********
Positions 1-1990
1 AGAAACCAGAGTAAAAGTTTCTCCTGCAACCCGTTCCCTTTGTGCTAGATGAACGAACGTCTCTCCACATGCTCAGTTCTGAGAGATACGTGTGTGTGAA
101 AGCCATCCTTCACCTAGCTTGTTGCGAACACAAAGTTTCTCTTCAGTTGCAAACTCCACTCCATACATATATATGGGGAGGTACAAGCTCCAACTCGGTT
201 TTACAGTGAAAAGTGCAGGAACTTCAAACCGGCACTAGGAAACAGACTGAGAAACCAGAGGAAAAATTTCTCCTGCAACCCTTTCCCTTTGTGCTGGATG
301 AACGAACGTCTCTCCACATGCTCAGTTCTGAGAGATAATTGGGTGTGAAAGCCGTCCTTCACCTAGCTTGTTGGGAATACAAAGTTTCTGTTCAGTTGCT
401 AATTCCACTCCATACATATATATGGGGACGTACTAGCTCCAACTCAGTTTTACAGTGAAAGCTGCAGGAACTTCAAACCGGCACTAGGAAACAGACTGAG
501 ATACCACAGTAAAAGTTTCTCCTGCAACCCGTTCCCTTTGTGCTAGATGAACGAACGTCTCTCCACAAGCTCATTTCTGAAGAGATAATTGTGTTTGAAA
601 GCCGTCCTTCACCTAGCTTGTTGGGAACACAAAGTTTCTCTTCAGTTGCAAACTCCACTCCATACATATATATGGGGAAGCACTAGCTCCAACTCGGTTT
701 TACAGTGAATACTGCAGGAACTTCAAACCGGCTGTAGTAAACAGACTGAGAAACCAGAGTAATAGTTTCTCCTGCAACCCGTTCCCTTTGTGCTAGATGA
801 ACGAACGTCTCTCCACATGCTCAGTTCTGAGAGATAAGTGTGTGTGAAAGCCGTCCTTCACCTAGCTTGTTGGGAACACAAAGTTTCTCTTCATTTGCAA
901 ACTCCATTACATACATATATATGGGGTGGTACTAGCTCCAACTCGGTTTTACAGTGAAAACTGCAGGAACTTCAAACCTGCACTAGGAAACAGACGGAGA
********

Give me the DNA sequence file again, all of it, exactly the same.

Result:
Positions 1-1990
1 AGAAACCAGAGTAAAAGTTTCTCCTGCAACCCGTTCCCTTTGTGCTAGATGAACGAACGTCTCTCCACATGCTCAGTTCTGAGAGATACGTGTGTGTGAA
101 AGCCATCCTTCACCTAGCTTGTTGCGAACACAAAGTTTCTCTTCAGTTGCAAACTCCACTCCATACATATATATGGGGAGGTACAAGCTCCAACTCGGTT
201 TTACAGTGAAAAGTGCAGGAACTTCAAACCGGCACTAGGAAACAGACTGAGAAACCAGAGGAAAAATTTCTCCTGCAACCCTTTCCCTTTGTGCTGGATG
301 AACGAACGTCTCTCCACATGCTCAGTTCTGAGAGATAATTGGGTGTGAAAGCCGTCCTTCACCTAGCTTGTTGGGAATACAAAGTTTCTGTTCAGTTGCT
401 AATTCCACTCCATACATATATATGGGGACGTACTAGCTCCAACTCAGTTTTACAGTGAAAGCTGCAGGAACTTCAAACCGGCACTAGGAAACAGACTGAG
501 ATACCACAGTAAAAGTTTCTCCTGCAACCCGTTCCCTTTGTGCTAGATGAACGAACGTCTCTCCACAAGCTCATTTCTGAAGAGATAATTGTGTTTGAAA
601 GCCGTCCTTCACCTAGCTTGTTGGGAACACAAAGTTTCTCTTCAGTTGCAAACTCCACTCCATACATATATATGGGGAAGCACTAGCTCCAACTCGGTTT
701 TACAGTGAATACTGCAGGAACTTCAAACCGGCTGTAGTAAACAGACTGAGAAACCAGAGTAATAGTTTCTCCTGCAACCCGTTCCCTTTGTGCTAGATGA
801 ACGAACGTCTCTCCACATGCTCAGTTCTGAGAGATAAGTGTGTGTGAAAGCCGTCCTTCACCTAGCTTGTTGGGAACACAAAGTTTCTCTTCATTTGCAA
901 ACTCCATTACATACATATATATGGGGTGGTACTAGCTCCAACTCGGTTTTACAGTGAAAACTGCAGGAACTTCAAACCTGCACTAGGAAACAGACGGAGA